Limits...
Nitric oxide-mediated modulation of the murine locomotor network.

Foster JD, Dunford C, Sillar KT, Miles GB - J. Neurophysiol. (2013)

Bottom Line: The effects of DEA/NO were mimicked by the cGMP analog 8-bromo-cGMP.The number of NOS-positive cells was also found to increase during postnatal development.In summary, we have shown that NO, derived from sources within the mammalian spinal cord, modulates the output of spinal motor networks and is therefore likely to contribute to the fine-tuning of locomotor behavior.

View Article: PubMed Central - PubMed

Affiliation: School of Psychology and Neuroscience, University of St Andrews, St Andrews, Fife, United Kingdom.

ABSTRACT
Spinal motor control networks are regulated by neuromodulatory systems to allow adaptability of movements. The present study aimed to elucidate the role of nitric oxide (NO) in the modulation of mammalian spinal locomotor networks. This was investigated with isolated spinal cord preparations from neonatal mice in which rhythmic locomotor-related activity was induced pharmacologically. Bath application of the NO donor diethylamine NONOate (DEA/NO) decreased the frequency and modulated the amplitude of locomotor-related activity recorded from ventral roots. Removal of endogenous NO with coapplication of a NO scavenger (PTIO) and a nitric oxide synthase (NOS) blocker [nitro-l-arginine methyl ester (l-NAME)] increased the frequency and decreased the amplitude of locomotor-related activity. This demonstrates that endogenously derived NO can modulate both the timing and intensity of locomotor-related activity. The effects of DEA/NO were mimicked by the cGMP analog 8-bromo-cGMP. In addition, the soluble guanylyl cyclase (sGC) inhibitor ODQ blocked the effects of DEA/NO on burst amplitude and frequency, although the frequency effect was only blocked at low concentrations of DEA/NO. This suggests that NO-mediated modulation involves cGMP-dependent pathways. Sources of NO were studied within the lumbar spinal cord during postnatal development (postnatal days 1-12) with NADPH-diaphorase staining. NOS-positive cells in the ventral horn exhibited a rostrocaudal gradient, with more cells in rostral segments. The number of NOS-positive cells was also found to increase during postnatal development. In summary, we have shown that NO, derived from sources within the mammalian spinal cord, modulates the output of spinal motor networks and is therefore likely to contribute to the fine-tuning of locomotor behavior.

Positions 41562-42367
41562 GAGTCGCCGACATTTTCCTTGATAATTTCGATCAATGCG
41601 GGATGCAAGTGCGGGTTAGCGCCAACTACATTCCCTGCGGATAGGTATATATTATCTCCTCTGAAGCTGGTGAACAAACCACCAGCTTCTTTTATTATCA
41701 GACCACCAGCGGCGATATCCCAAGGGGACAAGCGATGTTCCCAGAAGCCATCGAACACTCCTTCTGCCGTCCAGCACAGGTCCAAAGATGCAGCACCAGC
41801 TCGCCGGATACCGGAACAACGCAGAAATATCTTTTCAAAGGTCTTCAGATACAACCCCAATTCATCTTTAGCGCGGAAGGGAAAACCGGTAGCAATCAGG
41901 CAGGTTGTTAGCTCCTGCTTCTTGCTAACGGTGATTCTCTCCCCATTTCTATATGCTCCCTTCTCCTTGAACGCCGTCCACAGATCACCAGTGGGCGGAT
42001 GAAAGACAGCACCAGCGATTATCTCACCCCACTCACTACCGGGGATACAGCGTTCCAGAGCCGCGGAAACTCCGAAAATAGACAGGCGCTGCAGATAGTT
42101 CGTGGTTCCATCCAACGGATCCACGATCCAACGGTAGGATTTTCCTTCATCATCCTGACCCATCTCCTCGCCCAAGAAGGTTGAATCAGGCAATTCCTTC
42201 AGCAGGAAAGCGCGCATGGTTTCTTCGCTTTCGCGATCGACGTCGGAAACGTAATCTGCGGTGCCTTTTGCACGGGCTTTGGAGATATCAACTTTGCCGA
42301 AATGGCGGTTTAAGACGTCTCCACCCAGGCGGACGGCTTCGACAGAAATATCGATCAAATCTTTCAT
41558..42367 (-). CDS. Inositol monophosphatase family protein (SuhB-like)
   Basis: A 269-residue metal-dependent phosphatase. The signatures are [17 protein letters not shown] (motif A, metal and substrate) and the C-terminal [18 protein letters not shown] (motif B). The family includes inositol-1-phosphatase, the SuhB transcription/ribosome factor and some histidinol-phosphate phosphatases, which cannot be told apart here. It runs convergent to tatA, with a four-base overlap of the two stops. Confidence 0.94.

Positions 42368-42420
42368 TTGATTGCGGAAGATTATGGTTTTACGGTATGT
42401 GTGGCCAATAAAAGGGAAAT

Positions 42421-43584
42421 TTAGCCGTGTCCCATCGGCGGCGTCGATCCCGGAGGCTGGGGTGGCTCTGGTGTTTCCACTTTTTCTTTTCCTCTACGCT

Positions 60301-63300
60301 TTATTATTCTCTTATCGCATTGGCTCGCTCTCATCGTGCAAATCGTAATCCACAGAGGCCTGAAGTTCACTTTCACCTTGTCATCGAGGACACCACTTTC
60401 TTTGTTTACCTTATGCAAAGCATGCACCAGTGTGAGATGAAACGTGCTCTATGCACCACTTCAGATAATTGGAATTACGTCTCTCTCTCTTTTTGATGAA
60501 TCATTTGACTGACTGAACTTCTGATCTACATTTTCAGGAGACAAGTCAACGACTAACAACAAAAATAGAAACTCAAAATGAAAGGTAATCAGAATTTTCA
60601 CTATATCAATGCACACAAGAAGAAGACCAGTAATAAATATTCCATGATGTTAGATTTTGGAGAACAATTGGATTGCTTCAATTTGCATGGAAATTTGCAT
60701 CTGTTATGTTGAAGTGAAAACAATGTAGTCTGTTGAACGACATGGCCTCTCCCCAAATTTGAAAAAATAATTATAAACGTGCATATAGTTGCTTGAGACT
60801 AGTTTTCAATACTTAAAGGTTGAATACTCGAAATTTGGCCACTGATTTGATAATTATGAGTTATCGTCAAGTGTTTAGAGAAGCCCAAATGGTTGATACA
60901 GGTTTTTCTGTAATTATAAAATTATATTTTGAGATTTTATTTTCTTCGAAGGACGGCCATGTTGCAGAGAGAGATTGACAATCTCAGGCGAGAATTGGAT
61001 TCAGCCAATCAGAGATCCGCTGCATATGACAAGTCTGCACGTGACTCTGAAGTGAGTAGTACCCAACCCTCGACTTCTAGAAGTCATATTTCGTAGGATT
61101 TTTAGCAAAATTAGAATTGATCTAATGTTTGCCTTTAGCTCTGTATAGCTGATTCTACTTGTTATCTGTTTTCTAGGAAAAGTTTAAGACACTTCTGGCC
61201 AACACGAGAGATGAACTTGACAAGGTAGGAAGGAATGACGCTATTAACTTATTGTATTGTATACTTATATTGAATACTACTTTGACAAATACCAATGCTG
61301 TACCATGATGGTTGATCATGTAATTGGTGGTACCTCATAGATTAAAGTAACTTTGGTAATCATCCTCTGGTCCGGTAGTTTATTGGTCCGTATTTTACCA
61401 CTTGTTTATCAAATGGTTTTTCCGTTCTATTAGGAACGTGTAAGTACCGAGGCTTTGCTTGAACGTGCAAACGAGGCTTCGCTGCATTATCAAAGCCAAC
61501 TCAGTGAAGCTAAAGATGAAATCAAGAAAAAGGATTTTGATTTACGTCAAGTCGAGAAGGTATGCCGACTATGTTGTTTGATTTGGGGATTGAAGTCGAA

Show MeSH

Related in: MedlinePlus

Removal of endogenous NO leads to a decrease in the amplitude and increase in the frequency of the locomotor-related activity. A: raw (top) and rectified/integrated (bottom) traces recorded from left and right L2 ventral roots showing the effect of coapplication of NOS inhibitor nitro-l-arginine methyl ester (l-NAME; 200 μM) and NO scavenger PTIO (400 μM). B: time course plots of normalized data aggregated into 1-min bins show a decrease in amplitude (top) and an increase in frequency (bottom) during coapplication of l-NAME and PTIO. C: locomotor burst amplitude (Ci) and frequency (Cii) during a 5-min period in control, l-NAME and PTIO application, and washout (25 and 45 min from start of drug application or washout). Individual data points are shown in gray, and mean is represented by black line. Statistically significant differences in pairwise comparisons: *P < 0.05, **P < 0.01, ***P < 0.001; n = 8. a.u., Arbitrary unit.
© Copyright Policy - open-access
Related In: Results  -  Collection

License
getmorefigures.php?uid=PMC3921400&req=5

Figure 2: Removal of endogenous NO leads to a decrease in the amplitude and increase in the frequency of the locomotor-related activity. A: raw (top) and rectified/integrated (bottom) traces recorded from left and right L2 ventral roots showing the effect of coapplication of NOS inhibitor nitro-l-arginine methyl ester (l-NAME; 200 μM) and NO scavenger PTIO (400 μM). B: time course plots of normalized data aggregated into 1-min bins show a decrease in amplitude (top) and an increase in frequency (bottom) during coapplication of l-NAME and PTIO. C: locomotor burst amplitude (Ci) and frequency (Cii) during a 5-min period in control, l-NAME and PTIO application, and washout (25 and 45 min from start of drug application or washout). Individual data points are shown in gray, and mean is represented by black line. Statistically significant differences in pairwise comparisons: *P < 0.05, **P < 0.01, ***P < 0.001; n = 8. a.u., Arbitrary unit.